A combination of NatRoad, the Western Roads Federation and the Northern Territory Road Transport Association are working together fighting fatigue anomalies in the West. The three organisations have made a joint submission to the National Transport Commission (NTC) on two fatigue-related issues where the group reckon there is a lack of clarity in the Heavy Vehicle National Law (HVNL).
One of the problems being encountered occurs when drivers transition across from running two-up to driving solo. When going from one mode to the other, the driver has to be able to demonstrate they were compliant with solo driving regulations even when they were driving two-up.
“Based on the current law, drivers operating under a two-up arrangement are unable to transition to solo driving unless they are fully compliant with solo work and rest hours or complete a reset rest break of 48 hours plus two consecutive night breaks. This means that there is no incentive for drivers to operate under a two-up arrangement,” said Warren Clark, NatRoad CEO.
“We believe a nationally agreed policy or a legislative amendment is needed for regulating work and rest hours when transitioning between two-up and solo driving. Our proposed changes would improve productivity and reduce costs as long-distance trips can be completed in less time.”
There is another issue for drivers when they travel in or out of Western Australia or the Northern Territory. The HVNL’s section 245 states drivers must be compliant with the laws current in the Eastern States even when travelling in the west and north if it is within a seven day period of entering or leaving the states, which are still outside the jurisdiction of the HVNL.
“There is a lot of confusion amongst operators travelling in and out of Western Australia about these requirements,” said Cam Dumesny, Western Roads Federation CEO.
Louise Bilato, Executive Officer of the Northern Territory Road Transport Association, explained, some operators who are not based in the NT assume that the fatigue requirements when they enter the NT are less stringent than what is required under the HVNL, which is not the case.
“The NT maintains a performance-based approach to managing driver fatigue under its work health and safety laws. Our submission does not intend to debate whether the HVNL is superior or inferior to the fatigue management requirements in the NT or WA, however, the different interpretations of safe work and rest hours has created considerable administrative complications for the industry and for regulators”, said Louise.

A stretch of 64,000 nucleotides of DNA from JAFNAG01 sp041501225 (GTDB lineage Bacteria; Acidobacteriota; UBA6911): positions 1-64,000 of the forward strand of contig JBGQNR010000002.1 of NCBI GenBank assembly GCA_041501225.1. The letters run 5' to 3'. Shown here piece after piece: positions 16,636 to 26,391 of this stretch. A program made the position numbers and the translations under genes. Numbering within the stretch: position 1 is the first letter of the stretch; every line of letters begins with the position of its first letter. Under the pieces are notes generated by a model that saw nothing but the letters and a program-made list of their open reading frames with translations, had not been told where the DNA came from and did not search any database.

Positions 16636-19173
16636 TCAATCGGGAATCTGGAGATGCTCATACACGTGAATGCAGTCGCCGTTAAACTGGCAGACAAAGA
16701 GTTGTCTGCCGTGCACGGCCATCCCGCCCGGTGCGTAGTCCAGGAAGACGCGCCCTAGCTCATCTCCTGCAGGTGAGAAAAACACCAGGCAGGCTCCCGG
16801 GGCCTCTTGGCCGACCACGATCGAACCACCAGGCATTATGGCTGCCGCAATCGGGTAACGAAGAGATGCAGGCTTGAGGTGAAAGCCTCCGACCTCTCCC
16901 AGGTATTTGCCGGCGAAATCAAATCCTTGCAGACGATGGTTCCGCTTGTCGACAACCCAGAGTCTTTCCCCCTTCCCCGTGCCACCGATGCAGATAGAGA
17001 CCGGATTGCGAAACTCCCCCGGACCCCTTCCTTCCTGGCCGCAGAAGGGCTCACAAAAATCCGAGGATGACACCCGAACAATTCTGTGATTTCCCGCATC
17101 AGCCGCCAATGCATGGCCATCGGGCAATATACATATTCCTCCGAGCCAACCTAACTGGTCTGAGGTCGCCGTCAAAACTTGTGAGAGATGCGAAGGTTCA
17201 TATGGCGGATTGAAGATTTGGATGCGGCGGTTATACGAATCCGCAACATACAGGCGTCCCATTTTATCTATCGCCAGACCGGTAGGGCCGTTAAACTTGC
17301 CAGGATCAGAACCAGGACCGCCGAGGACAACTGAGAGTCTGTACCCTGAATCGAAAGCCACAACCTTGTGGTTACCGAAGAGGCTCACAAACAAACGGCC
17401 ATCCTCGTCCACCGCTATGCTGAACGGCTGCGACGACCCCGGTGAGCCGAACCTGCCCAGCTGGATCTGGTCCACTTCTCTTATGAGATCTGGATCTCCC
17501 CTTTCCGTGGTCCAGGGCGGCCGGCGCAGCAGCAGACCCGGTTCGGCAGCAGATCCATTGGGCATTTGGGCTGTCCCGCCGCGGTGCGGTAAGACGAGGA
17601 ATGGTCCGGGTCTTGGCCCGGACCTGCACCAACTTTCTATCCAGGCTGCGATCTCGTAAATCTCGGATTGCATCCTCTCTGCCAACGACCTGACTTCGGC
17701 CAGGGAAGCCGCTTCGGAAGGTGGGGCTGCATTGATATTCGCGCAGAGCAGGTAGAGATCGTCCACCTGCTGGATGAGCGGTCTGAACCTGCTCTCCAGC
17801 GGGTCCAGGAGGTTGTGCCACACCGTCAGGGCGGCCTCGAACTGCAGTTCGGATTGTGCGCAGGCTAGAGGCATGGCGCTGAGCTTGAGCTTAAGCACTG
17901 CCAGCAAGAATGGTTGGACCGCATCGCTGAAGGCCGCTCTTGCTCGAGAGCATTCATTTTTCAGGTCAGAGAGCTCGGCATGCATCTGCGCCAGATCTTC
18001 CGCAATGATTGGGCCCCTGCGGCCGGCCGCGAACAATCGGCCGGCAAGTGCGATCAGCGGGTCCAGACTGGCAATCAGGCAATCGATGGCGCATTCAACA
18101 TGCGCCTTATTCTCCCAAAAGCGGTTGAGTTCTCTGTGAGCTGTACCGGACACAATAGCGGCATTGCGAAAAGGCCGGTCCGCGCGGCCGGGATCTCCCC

Western Australia’s fatigue management regime stands outside the HVNL using criteria based on work health and safety as well as transport law for heavy vehicle drivers. It is mandatory that all transport operators who travel into WA have WA Heavy Vehicle Accreditation (WAHVAS), including fully compliant third-party audits.
“We recognise that WAHVAS and NHVAS fatigue modules are compliant systems in their own right and drivers can continue to operate under them when they cross borders into the WA or the NT,” said Louise. “However, if drivers operating under those systems choose to no longer adhere to them when crossing borders into WA or the NT then they must have an alternate safety management system in place to demonstrate how fatigue risk is mitigated. Repeal of section 245 would not remove this obligation.”
These issues and many other continue to illustrate the ongoing problems around fatigue management for trucks in Australia. Operators and drivers are dealing with sets of laws which are complex in themselves. This complexity is added to by the fact there are three separate regimes in place, one in the east and two in the west. These issues are further evidence of the need for an overarching review of the way fatigue regulations work in Australia.
“Given that the NTC has confirmed a complete review of the HVNL will be commenced later in 2018 and completed by the end of 2019 we anticipate that our feedback and recommendations will be used to inform more effective, interim, arrangements,” said Warren Clark, NatRoad CEO.